MORE PROBLEMS FOR CHRIS CHRISTIE ON THE HOME FRONT. The New Jersey branch of the Communications Workers of America is out with a new ad accusing Gov. Chris Christie of breaking the law by skimping on public employee pension payments, ABC's BEN SIEGEL and RICK KLEIN report. The ad, which will run on cable, web and social media in New Jersey next week, comes on the heels of the latest union lawsuit against the state over pension contributions. To Christie's comments that the unions should thank him for his pension reform efforts, the union's ad replies: "If you think you deserve thanks for that, we have a bridge to sell you."



REPUBLICAN APPROPRIATORS CUT $250 MILLION FOR AMTRAK. In the wake of Tuesday night's deadly Amtrak derailment, House Republicans yesterday blocked a Democratic amendment that would have restored more than $250 million in cuts from grants for Amtrak's capital improvements. Democrats worked to associate Amtrak's funding with the accident, as Rep. Chaka Fattah, D-Pennsylvania, offered an amendment to the Transportation, Housing and Urban Development Appropriations bill to fully fund the president's budget request for Amtrak. "It should not escape the consideration of our committee that we actually are responsible -- not for the accident -- but we are responsible for our country's infrastructure as it relates to public investment," Fattah said. "We don't know the circumstances of this accident. We don't know what caused it. But we do know if we don't invest in the capital infrastructure of our country, there will be future accidents." Republicans stressed that investigators are still working to determine the cause of the crash, and subsequently defeated the amendment by a 21-30 vote, ABC's JOHN PARKINSON reports.

JEB BUSH ALMOST BECAME A PRESIDENTIAL CANDIDATE FOR ABOUT 3 SECONDS YESTERDAY. Honest mistake or Freudian slip? At a run of the mill (non-campaign!) event in Reno, Nevada, Wednesday, former Florida Gov. Jeb Bush, who hasn't yet formally announced his candidacy (but probably will soon), may have unintentionally hinted at things to come."I'm running for president in 2016, and the focus is going to be about how we -- if I run -- how do you create sustained economic growth," he said. As he has "explored" a White House bid over the past few months, Bush has been careful to avoid a formal announcement, according to ABC's ERIN DOOLEY. Doing so would trigger more stringent campaign finance rules, limiting his ability to coordinate fundraising with his PAC, Right to Rise.

--NOTED: BUSH TAKES A SHOT AT CLINTON. At the same town hall meeting in Nevada yesterday, Jeb Bush took several swipes at Hillary Clinton including this one: "You can't script your way to the presidency." And a testy exchange with a young Democratic woman who confronted him with this assertion: "Your brother created ISIS!" When Bush moved to touch her arm, she shot back: "You don't need to be pedantic to me sir," according to ABC's MICHAEL FALCONE and ERIN DOOLEY.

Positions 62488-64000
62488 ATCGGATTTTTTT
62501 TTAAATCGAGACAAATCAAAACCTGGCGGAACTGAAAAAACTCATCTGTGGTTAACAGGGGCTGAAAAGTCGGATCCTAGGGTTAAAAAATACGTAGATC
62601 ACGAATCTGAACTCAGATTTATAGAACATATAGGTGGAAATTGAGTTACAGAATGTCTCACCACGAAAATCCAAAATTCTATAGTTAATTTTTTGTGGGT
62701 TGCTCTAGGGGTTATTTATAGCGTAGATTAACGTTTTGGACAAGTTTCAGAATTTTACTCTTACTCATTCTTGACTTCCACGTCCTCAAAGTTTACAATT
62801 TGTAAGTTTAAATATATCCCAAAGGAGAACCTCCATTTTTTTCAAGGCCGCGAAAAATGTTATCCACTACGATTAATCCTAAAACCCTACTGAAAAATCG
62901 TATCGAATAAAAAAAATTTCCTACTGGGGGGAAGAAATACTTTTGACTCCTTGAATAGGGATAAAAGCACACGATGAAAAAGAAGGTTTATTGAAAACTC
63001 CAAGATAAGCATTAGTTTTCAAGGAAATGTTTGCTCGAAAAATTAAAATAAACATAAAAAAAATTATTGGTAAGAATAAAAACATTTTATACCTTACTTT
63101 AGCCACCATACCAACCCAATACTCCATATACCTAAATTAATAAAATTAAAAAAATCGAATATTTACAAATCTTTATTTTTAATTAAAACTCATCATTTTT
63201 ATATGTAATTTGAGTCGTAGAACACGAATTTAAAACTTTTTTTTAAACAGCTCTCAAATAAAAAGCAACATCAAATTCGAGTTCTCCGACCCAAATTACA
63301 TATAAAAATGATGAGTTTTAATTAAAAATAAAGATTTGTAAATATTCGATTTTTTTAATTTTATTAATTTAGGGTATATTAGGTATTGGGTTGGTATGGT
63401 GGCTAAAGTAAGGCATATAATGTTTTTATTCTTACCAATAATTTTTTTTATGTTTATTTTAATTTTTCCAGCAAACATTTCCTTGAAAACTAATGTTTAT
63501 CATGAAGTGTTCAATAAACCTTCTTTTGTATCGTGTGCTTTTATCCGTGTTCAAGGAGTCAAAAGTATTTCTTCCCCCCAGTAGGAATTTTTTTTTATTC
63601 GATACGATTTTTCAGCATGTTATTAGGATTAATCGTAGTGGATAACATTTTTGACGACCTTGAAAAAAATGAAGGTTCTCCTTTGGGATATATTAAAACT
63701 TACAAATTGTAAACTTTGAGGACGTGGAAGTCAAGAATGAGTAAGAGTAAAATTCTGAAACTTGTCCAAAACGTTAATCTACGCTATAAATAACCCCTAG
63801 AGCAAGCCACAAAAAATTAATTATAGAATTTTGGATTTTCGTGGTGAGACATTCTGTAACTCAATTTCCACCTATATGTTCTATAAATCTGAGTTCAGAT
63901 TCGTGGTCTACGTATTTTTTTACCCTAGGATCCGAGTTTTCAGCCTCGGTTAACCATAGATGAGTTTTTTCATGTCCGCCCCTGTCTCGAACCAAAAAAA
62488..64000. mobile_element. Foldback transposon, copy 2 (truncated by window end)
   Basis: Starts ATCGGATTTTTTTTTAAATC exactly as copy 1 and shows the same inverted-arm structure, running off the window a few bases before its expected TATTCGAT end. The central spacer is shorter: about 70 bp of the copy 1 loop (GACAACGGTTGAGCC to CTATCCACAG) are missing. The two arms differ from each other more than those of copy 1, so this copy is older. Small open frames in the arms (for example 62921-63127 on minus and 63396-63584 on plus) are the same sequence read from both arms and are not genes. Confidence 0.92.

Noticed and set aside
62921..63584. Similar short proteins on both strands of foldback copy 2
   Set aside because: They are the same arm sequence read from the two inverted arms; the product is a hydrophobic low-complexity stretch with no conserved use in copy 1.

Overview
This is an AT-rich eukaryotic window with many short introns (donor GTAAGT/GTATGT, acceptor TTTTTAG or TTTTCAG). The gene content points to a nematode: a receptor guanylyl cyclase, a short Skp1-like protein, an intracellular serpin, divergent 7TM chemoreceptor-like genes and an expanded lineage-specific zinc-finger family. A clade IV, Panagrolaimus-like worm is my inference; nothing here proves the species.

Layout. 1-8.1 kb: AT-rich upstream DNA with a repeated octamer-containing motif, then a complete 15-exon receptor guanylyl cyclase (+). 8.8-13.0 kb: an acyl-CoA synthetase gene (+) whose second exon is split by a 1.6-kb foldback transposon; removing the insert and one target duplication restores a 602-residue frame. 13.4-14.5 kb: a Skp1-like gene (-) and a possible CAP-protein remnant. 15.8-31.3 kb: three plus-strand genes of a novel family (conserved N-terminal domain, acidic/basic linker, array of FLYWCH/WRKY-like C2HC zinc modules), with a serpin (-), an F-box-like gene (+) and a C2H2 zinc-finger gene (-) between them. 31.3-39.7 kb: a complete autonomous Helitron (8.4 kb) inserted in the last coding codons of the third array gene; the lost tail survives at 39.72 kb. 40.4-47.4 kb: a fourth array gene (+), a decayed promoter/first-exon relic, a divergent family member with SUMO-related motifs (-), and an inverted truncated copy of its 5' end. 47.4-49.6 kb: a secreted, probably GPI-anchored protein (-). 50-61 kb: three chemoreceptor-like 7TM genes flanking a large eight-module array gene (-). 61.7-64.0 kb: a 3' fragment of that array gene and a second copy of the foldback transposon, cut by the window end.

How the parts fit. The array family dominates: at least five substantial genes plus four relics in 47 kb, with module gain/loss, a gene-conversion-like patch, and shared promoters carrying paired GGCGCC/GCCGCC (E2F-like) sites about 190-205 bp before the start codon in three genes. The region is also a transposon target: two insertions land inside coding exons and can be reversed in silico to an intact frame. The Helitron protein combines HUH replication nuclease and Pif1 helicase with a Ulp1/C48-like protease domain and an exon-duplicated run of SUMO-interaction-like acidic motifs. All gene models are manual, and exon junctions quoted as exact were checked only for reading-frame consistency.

HAPPENING TODAY: JOHN BOLTON TO ANNOUNCE 2016 DECISION. Former United Nations Ambassador John Bolton will announce today whether he will enter the Republican field of candidates for president. Bolton is expected to announce his 2016 decision on an afternoon conference call with reporters, ABC's CHRIS GOOD reports. Bolton served as UN ambassador during George W. Bush's presidency.

THE OBAMA-WARREN TIFF GETS CRANKED UP A NOTCH. Yesterday White House Press Secretary Josh Earnest doubled down on his call for Sen. Sherrod Brown, D-Ohio, to apologize to President Obama for accusing the president of being "disrespectful" to Sen. Elizabeth Warren, D-Massachusetts, after the president called Warren by her first name in a recent interview. "Sen. Brown is a stand-up guy, and given the opportunity to review the comments that seemed like they were made in some haste, that I feel confident that he'll do the right thing and apologize," Earnest told reporters at Wednesday's press briefing, ABC's JORDYN PHELPS writes. "I wouldn't necessarily expect a public apology, but we'll see how Sen. Brown chooses to pursue this."

THE WHITE HOUSE WORD OF THE WEEK: SNAFU: Have you heard about the "procedural snafu" in Washington? Because the White House press corps has -- a lot. Press Secretary Josh Earnest Wednesday used the term 11 times to refer to the move by Senate Democrats to block trade promotion authority for the president. This comes after he used the phrase 10 times at Tuesday's briefing to explain the stalled trade bill, ABC's MARY BRUCE notes.


SPOTTED AT HILLARY CLINTON'S FUNDRAISER: BEYONCE. This definitely beats Mary-Kate and Ashley. According to photos and Tweets on social media from people inside the event, Beyonce made an appearance at one of Hillary Clinton's fundraisers yesterday in NYC. The fundraiser she attended was at the home of music mogul L.A. Reid. Heba Abedin, the sister of long-time Clinton aide Huma Abedin, was also at the fundraiser and posted a photo of her with Beyonce on her Instagram account, ABC's LIZ KREUTZ notes. Others in attendance: Sharon Osbourne, Tamar Braxton, and Meghan Trainor, according to Bloomberg.


@LangerResearch: #espn #abc #poll shows broad majority backs #nfl sanctions against #TomBrady & #newenglandpatriots: 

@StevenTDennis: There's only one Michael Steel. 

@Yahoo: If Hillary #Clinton won't level with voters now, when will she?  by @mattbai

@WilliamsJon: Let's do time warp! 2 years after Obama #Syria red line, same old debate on new evidence of chemical weapons 

@politicalwire: Bush May Skip Iowa Caucuses  via @politicalwire